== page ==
A large (7 inches), strangely-shaped wood warbler, the Yellow-breasted Chat is most easily identified by its large size, olive-green back, yellow breast and throat, and white eye-ring. Other field marks include a long tail, thick bill, and black legs. Male and female Yellow-breasted Chats are similar to one another in all seasons. The Yellow-breasted Chat breeds in the east-central United States and southern Canada from southern Ontario south to northern Florida and west to Texas. This species also breeds more locally in the western United States and Canada, particularly in Idaho, Washington, Oregon, and Utah. In winter, most Yellow-breasted Chats migrate south to the southern half of Mexico and Central America, although a small number winter in the southern U.S.Yellow-breasted Chats breed along the edges of deciduous or evergreen forests in areas with thickets or low shrubs. During the winter, this species inhabits similar areas along the edges of tropical forests. Yellow-breasted Chats primarily eat insects and other invertebrates, but may also eat fruits and berries when available, particularly during the winter. Due to this species’ preference for habitat with shrubs and other low vegetation, Yellow-breasted Chats are more often heard than seen. Birdwatchers may listen for this species’ song, a strange jumble of whistling notes interspersed with harsher calls, or may look for it moving through the vegetation while foraging for insect prey. Yellow-breasted Chats are primarily active during the day, but, like many migratory songbirds, this species migrates at night.Rights Holder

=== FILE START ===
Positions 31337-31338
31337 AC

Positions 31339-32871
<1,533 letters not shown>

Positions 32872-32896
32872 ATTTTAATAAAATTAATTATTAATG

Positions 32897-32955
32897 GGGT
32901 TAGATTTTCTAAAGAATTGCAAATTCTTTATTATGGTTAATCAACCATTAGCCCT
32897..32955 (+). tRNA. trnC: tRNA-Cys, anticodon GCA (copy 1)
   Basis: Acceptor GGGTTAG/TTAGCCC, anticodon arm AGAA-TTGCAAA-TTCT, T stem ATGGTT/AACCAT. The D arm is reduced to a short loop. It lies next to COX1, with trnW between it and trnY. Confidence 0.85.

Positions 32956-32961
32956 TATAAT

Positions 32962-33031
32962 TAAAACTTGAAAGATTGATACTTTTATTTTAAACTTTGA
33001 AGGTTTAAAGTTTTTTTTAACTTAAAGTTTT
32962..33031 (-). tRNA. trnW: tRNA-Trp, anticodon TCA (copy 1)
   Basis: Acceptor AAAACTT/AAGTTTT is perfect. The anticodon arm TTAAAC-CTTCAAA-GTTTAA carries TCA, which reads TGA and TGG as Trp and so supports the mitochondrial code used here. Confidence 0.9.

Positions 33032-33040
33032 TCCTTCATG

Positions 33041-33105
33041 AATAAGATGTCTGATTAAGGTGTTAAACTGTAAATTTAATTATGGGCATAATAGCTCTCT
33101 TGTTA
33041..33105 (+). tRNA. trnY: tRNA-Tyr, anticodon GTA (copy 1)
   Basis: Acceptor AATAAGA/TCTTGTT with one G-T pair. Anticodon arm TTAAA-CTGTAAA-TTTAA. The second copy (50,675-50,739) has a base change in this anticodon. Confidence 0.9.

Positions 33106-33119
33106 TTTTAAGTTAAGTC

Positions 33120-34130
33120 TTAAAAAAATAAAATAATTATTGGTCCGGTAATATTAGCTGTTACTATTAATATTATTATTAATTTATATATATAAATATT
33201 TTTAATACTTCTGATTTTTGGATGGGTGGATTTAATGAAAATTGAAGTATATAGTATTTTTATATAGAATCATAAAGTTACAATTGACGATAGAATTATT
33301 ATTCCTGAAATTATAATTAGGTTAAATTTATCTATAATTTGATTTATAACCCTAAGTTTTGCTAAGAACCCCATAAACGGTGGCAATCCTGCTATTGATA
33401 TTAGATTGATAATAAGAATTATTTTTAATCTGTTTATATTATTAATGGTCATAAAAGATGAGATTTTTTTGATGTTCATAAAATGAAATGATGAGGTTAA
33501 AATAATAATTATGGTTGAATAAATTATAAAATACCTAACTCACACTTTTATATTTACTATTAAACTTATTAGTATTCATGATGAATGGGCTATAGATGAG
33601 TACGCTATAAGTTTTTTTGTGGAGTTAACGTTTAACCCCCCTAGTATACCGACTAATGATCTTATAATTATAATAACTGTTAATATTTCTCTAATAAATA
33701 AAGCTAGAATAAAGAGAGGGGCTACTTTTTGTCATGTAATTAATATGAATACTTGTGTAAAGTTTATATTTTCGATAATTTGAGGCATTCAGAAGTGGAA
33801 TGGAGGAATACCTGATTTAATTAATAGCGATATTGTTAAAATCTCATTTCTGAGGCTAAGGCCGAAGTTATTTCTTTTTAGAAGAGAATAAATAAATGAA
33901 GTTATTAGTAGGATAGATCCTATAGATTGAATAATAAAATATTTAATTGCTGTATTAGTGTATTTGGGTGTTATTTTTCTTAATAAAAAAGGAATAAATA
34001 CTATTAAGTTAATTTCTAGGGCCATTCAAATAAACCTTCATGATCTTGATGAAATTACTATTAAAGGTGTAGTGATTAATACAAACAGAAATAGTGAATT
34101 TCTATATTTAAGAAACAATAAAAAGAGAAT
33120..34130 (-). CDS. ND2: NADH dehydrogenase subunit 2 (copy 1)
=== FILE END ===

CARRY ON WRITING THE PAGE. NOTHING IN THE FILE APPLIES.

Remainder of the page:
: UnknownBibliographic Citation
: Rumelt, Reid B. Icteria virens. June-July 2012. Brief natural history summary of Icteria virens. Smithsonian's National Museum of Natural History, Washington, D.C.